那时七点多了，她说自己才下班到家，还没有吃晚饭。我说“妈妈知道你安全就好，不跟你多说了，你赶紧去忙。” 不料，女儿说，“妈妈，我不饿，我不忙，我要跟你说说话。” 女儿一定想家了。
女儿上大学那年，回国时从国内带了上好的羊绒线，给她打了好几条围巾，估计其中有的都没用上。而今她举迁去了更冷的地方工作，这些闲置在家中衣柜里的长围巾大概有了用武之地了。今特意存照于此(第一条不是羊绒的)，另外几条以后有机会补上 (又11／18在车库碰巧看到我给女儿大的唯一的一顶帽子， 但是那条配套的围巾找不到了，中间是条大麻花，这些线在美国买的，全晴纶的，质量不好)。(BTW，今早下了点雨，中午出去，天空的云朵漂亮极了，可惜不能完全拍下来。附上随手照的。)(答应网友的，又加了11／20刚刚拍的，一条很大很宽的围巾，旧全毛毛衣拆了打的，个人觉得好看，披上以后，那条麻花是横着的)。
Last night’s phone conversation with my daughter lasted an hour, in which she told me that the weather was cold, cloudy and windy there. Right off the phone, I started searching in the wardrobe for the scarves I knitted for her a few years ago. She took one or two with her, leaving at home the rest.
My knitting skill was picked up at the college, when one experienced girl started, and soon almost everyone in the dorm bought yarns, sticks and knitting books. We were like tireless machines knitting day and night, and if the try-on turned out unsatisfactorily, long curly yarns would be pulled out of the finished product to be redone from the scratch. Barely anyone complained about sitting there for hours having back pains or neck pains, as the output of a finished sweater was so encouraging and rewarding. For a time, we were in relentless quests for more fashionable patterns or seasonal styles.
I was a good student then, but also could not resist the temptation of owning one, a sweater out of my own hand and to my liking. Inevitably I was among them, squeezing time out of sleeping, eating, reading, studying or other activities. It was just such a fad.
The skill was never perfected after I came here in the U.S. Living in Southern CA, you really don’t need a scarf. Plus, in a commercial world like this, who would still need knitting when buying one costs only a few bucks?
Not until the year when my daughter was at her sixth grade, the school organized a one-week outdoor education in an area high up in the mountain. A teacher's notice came to the parents, reminding us that the temperature could be low there, and we were asked to equip our kids with sufficient outfits. That moment, the idea of knitting her a scarf surfaced. I rushed to the stores for yarns and knitting sticks, and within a day and a night, a not-very-long and narrow scarf was tucked into her packed luggage.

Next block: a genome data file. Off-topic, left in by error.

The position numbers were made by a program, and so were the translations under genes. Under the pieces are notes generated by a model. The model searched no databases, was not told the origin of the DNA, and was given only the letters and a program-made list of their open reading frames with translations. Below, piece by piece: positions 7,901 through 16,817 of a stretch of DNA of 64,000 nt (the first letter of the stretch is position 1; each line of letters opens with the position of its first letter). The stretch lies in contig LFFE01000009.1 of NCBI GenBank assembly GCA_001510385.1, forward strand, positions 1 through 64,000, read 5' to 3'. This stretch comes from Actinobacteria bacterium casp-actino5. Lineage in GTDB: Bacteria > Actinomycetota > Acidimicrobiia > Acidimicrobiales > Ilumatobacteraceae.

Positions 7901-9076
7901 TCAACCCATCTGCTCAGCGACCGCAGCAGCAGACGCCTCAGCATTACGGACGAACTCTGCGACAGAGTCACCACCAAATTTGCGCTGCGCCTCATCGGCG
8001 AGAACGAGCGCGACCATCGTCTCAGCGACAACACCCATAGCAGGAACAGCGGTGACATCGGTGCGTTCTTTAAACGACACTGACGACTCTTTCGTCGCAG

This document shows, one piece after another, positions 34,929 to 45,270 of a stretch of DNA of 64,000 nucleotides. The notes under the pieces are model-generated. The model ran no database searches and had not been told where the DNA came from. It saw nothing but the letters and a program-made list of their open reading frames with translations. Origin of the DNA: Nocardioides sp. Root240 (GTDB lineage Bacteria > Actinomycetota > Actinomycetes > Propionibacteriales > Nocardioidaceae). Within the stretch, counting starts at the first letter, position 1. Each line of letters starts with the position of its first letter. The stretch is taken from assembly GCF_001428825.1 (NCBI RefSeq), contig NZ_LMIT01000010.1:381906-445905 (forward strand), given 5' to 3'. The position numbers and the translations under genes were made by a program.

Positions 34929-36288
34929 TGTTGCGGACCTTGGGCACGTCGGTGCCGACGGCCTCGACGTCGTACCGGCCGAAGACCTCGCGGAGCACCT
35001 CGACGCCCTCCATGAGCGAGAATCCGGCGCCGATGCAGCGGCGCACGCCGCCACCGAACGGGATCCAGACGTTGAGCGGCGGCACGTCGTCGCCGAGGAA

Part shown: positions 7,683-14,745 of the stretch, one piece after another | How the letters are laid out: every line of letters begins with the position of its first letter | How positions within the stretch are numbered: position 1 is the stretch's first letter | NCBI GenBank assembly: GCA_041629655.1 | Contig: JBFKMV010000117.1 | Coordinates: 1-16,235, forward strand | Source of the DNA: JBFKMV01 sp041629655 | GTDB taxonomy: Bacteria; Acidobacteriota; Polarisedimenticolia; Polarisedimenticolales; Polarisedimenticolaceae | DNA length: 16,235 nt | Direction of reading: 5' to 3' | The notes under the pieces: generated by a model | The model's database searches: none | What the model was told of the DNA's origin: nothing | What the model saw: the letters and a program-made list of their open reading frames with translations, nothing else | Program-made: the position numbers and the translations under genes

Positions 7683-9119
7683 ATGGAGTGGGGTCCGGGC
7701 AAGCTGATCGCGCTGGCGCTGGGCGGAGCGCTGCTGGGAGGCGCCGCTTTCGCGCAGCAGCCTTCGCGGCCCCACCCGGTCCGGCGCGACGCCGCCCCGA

She wore it, and in the pictures sent back to us from the chaperon mom, the familiar blue-white colored scarf around her neck with a little tail in front of her chest stood out from the crowd. For the whole week, the weather was actually not as cold as it was warned, but wearing it must have reminded her of sweet home and the Mom, as the love knitted into each stitch being transmitted in the isolated place.
A co-worker at my current company, an immigrant from Argentina, loves knitting. It triggered me to pick up knitting again when my daughter was accepted into a college at the Northern California. On my trip back to China in 2014, I spent more than $60 to buy the cashmere yarns. The envisioning of its end products excited me.
In the ensuing months, I found myself sitting in the couch or in front of the TV, knitting with the aging eyesight. My husband was very disapproved of my wasting time over it. True, it is time-consuming, especially with thin thread and small size needles. I remember I got agitated towards the end pushing myself to finish.
I probably won’t knit again. But I never regret doing that, as the scarves sitting in the wardrobe, or tying around my daughter’s neck to ward off the cold, will always be a testimony of my passion and my love, an imprint I left for myself and for my daughter.